# Arguments:
# -w    specify a window size. I.E. -w3
# -f    tell windowSearch that you are searching inside multiple files
#     no argument, tells windowSearch to simply search the file for the string.

RETVAL=0

while test -n "$1"; do
  case "$1" in

  -w|w) # Case to search a single file using a window size
    windowSize=$2; searchTerm=$3; filename=$4
    a=`grep -n "$searchTerm" $filename | cut -d":" -f 1`
    ((b=a+$windowSize))
    ((c=a-$windowSize))
    echo; sed -n ""$c","$b" p " $filename; echo
    exit
      ;;

  -f|f) # Case to search multiple files
    searchTerm=$2;
    echo
    echo "FILE NAME: SEARCH TERM"
    echo "----------------------"
    for var in "$@"
    do
          sed -n "/$searchTerm/s/^/$var: /p" $var 2> /dev/null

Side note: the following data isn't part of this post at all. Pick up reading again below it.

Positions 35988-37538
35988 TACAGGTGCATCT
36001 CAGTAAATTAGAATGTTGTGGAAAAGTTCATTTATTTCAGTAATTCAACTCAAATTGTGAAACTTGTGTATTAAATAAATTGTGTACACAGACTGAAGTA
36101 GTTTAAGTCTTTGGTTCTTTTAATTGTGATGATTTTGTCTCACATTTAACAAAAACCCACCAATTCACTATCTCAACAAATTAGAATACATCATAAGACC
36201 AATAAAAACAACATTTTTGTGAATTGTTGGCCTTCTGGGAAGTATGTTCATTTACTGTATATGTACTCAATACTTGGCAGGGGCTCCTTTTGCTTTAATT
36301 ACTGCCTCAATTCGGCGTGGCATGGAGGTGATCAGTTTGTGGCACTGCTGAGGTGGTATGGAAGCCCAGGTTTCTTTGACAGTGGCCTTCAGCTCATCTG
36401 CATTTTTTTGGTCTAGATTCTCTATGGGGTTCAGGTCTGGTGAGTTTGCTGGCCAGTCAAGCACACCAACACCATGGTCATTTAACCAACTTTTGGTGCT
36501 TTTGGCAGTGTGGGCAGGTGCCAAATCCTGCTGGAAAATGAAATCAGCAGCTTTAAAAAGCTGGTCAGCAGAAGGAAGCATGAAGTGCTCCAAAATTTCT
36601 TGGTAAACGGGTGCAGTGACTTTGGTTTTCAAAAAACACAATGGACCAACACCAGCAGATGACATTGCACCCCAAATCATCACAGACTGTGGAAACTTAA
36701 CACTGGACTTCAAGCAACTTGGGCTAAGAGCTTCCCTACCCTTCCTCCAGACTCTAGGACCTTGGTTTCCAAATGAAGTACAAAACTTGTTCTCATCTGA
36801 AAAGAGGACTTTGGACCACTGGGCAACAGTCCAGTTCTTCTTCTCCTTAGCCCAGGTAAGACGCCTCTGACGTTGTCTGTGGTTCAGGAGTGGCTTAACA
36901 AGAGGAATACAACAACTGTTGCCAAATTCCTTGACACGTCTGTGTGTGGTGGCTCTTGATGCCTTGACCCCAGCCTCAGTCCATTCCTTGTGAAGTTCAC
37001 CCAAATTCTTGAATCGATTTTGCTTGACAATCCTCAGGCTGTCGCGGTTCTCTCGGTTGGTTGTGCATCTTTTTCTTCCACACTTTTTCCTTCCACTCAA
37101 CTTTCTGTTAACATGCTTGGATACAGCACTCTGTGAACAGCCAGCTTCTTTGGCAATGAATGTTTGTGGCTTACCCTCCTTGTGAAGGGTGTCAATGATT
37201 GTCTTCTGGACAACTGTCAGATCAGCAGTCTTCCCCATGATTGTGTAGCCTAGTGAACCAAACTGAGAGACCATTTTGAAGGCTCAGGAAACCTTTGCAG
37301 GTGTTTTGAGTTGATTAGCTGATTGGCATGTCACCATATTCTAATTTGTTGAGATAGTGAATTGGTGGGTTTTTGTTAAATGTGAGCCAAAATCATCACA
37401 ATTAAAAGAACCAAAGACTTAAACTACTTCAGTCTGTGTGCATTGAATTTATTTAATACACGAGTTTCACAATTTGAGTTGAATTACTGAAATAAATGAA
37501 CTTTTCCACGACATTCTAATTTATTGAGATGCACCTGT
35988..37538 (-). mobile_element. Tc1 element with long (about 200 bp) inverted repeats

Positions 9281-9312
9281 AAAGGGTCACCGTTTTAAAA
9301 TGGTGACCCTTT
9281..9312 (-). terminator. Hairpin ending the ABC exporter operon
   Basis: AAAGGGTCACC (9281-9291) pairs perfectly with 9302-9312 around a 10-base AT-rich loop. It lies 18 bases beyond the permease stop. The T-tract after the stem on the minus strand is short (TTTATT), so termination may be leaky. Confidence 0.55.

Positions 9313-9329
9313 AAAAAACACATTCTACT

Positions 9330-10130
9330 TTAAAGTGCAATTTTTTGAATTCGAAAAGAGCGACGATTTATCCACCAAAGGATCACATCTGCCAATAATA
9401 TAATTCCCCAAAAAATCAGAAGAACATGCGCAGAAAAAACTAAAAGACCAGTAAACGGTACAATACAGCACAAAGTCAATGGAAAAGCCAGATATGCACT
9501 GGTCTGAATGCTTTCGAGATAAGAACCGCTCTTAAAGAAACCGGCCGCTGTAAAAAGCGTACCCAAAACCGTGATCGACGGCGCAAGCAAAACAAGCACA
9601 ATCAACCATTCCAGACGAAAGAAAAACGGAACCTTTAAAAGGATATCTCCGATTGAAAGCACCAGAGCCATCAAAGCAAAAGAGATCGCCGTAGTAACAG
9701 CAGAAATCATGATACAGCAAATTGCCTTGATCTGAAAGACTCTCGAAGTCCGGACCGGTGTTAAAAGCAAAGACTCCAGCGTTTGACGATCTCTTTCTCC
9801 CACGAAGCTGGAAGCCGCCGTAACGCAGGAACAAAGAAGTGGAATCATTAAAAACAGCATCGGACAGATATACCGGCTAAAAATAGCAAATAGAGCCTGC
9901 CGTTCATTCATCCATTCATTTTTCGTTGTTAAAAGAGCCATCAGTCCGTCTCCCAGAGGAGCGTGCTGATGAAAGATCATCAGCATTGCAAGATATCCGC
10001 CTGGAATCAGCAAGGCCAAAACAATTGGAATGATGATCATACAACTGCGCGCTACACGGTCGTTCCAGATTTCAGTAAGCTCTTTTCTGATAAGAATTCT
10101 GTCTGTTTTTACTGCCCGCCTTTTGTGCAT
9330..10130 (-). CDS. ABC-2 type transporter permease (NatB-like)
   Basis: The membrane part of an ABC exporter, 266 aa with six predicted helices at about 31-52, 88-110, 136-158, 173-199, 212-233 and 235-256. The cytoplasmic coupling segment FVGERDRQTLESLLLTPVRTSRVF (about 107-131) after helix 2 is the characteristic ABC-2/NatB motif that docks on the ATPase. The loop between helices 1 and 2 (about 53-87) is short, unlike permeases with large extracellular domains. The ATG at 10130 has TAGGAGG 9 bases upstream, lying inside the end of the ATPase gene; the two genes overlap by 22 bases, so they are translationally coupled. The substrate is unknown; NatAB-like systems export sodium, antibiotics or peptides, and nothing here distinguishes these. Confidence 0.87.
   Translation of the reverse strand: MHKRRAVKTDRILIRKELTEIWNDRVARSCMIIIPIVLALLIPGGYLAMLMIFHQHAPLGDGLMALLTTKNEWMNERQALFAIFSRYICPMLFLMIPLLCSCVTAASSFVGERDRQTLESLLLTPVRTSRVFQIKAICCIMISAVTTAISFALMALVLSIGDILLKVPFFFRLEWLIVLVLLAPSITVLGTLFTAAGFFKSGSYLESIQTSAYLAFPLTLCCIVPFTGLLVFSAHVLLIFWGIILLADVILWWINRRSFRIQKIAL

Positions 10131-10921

done; echo
    exit
      ;;
   *)  # Default search in a file if no argument was specified
    searchTerm=$1
    filename=$2
    sed -n /$searchTerm/!d $filename
      ;;
  esac
done

exit $RETVAL
Any thoughts or pointers help...I'm kind of lost when it comes to perl.

First solve a simpler problem - open input file(s) and print its/their contents to STDOUT. For example, start from here:

http://www.perlfect.com/articles/perlfile.shtml
.

Then choosing lines according to some criteria will be simple.

...

And will 'grep' do what you need ?
 
Old 04-28-2009, 02:39 AM   #3
chrism01
Guru
 
Registered: Aug 2004
Location: Sydney
Distribution: Centos 6.5, Centos 5.10
Posts: 16,261

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Well, here's the perldocs (with examples); specifically open().